Dr. Brandon Dugan

What is your current professional role?

I am a Professor and Associate Department head of Geophysics at the Colorado School of Mines.

What aspects of marine or coastal geoscience do you work on (or have you worked on in the past)?

The two primary areas where I am working are submarine slope failures and their consequences and onshore-offshore coastal freshwater systems. In the slope failure work, we are trying to better understand how slides evolve (e.g., blocky failures, debris flows, turbidity currents) as a function of sediment composition and triggering mechanism (fluid pressure, earthquake shaking, oversteepening). This will improve our risk analysis for conditions that might have tsunami-generating slope failure. In the coastal freshwater work, we are looking at the origin of large offshore freshwater aquifers, how they are connected to onshore aquifer systems, and whether they are active systems or relic systems. This has implications for our ability to use this offshore freshwater as a groundwater resource.

I guess it started with an interest in nature. I spent a lot of time outside as a kid and just loved the outdoors (still do). I became curious about nature and wanted to learn more about it, so was more engaged in my science classes. Then I started taking science electives in high school, and I’m still working on science today – and it’s related to outdoors so I’m pretty lucky.

I have been fortunate to have many wonderful mentors in my life (and still do!). Three of these mentors are John Bohlig, Peter Flemings, and Carrie Masiello. John was my 10th grade biology teacher.  He really encouraged me to explore science, to ask questions, and to pursue things that excited me. Peter was my PhD advisor. He helped me grow as a learner, a leader, and a communicator of science. He also helped me understand the importance of deep investigation of rich science problems in the field, in the lab, and on the computer. Carrie is a colleague of mine and we started our tenure-track positions together. She impressed upon me the importance of informal science discussions, of pushing my skills across new boundaries, and of maintaining a balance between work and family.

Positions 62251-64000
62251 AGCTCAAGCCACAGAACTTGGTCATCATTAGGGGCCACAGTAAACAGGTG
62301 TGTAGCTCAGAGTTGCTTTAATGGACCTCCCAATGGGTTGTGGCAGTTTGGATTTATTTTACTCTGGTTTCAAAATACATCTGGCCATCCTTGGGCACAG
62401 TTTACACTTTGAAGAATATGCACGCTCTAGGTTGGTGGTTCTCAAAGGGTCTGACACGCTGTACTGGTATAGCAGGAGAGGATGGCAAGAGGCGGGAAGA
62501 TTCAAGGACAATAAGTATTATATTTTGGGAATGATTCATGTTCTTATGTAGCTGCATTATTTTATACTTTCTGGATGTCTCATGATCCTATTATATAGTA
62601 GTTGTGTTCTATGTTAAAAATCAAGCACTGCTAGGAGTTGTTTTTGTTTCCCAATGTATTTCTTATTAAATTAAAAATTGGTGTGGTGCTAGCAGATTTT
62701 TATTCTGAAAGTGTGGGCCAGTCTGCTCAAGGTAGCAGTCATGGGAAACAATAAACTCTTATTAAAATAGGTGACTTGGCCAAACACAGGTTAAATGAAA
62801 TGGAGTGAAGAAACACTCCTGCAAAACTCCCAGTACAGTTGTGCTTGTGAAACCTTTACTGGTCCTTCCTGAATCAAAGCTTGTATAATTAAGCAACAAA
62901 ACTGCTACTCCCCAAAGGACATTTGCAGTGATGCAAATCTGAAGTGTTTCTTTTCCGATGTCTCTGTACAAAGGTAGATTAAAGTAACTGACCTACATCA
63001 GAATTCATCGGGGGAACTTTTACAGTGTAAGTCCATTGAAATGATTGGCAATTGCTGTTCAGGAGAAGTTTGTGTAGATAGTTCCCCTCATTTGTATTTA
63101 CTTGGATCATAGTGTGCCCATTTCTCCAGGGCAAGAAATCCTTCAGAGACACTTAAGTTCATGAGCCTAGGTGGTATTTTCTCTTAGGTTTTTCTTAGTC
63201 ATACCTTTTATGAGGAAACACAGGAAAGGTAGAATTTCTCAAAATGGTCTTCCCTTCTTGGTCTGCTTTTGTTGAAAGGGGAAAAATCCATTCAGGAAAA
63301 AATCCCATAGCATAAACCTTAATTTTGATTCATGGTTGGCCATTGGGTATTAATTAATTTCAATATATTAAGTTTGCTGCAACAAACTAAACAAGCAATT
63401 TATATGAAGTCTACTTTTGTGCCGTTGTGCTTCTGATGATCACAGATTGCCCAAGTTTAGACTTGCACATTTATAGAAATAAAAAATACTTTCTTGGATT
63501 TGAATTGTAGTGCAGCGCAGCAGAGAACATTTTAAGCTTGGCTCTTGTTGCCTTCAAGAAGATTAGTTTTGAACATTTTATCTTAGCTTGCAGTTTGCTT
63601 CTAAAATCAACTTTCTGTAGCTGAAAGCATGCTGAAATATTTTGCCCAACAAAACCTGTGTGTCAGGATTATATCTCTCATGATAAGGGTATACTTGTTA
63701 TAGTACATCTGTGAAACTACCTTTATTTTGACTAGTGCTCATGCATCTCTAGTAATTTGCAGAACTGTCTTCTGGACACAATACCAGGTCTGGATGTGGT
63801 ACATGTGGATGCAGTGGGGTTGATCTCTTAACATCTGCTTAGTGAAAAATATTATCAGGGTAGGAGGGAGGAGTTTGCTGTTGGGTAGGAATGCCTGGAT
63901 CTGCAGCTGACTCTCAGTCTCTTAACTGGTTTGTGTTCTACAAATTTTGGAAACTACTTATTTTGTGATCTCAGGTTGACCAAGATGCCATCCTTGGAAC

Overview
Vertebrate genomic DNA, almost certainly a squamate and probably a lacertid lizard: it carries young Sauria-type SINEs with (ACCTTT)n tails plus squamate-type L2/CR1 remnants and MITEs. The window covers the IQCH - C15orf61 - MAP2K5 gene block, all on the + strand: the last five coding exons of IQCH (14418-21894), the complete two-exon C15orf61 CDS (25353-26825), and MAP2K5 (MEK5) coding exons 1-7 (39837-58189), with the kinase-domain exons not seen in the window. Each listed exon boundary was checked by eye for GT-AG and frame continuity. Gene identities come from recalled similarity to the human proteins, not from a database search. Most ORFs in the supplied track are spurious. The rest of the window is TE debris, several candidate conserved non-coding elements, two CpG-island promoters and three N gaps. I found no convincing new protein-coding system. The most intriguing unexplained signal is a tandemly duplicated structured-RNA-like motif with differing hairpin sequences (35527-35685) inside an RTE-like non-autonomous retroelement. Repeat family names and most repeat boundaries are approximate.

I think there are two pieces of advice that I would share with people starting out. The first piece is to build a foundation that includes theory, experiments, and models. Even if most of us only specialize in one of those, it is important to understand your work through the eyes of others and to be able to communicate with the others. This will help advance science. The second piece is that it is OK to be wrong or to make mistakes. We are advancing knowledge and will not be right all of the time. Awareness of being wrong or making mistakes shows that one is reflecting, checking, and rechecking their work. That is a very important skill.

I think it has to be the US Atlantic coast from New Jersey to Massachusetts. I first started studying the continental slope offshore New Jersey and that opened my eyes to marine research. I still have active research along this coastline because it has both extensive slope failures and offshore freshened groundwater.

I love my work, but it is important to have other interests. A few things that I enjoy outside of work are playing with my kids and enjoying their exploration and growth, hiking, reading fiction, and listening to comedy-based podcasts.

The meal would most definitely be sushi – bonito, maguro, and shake nigiri. Rather than music, I would enjoy the sushi with a good conversation with my family.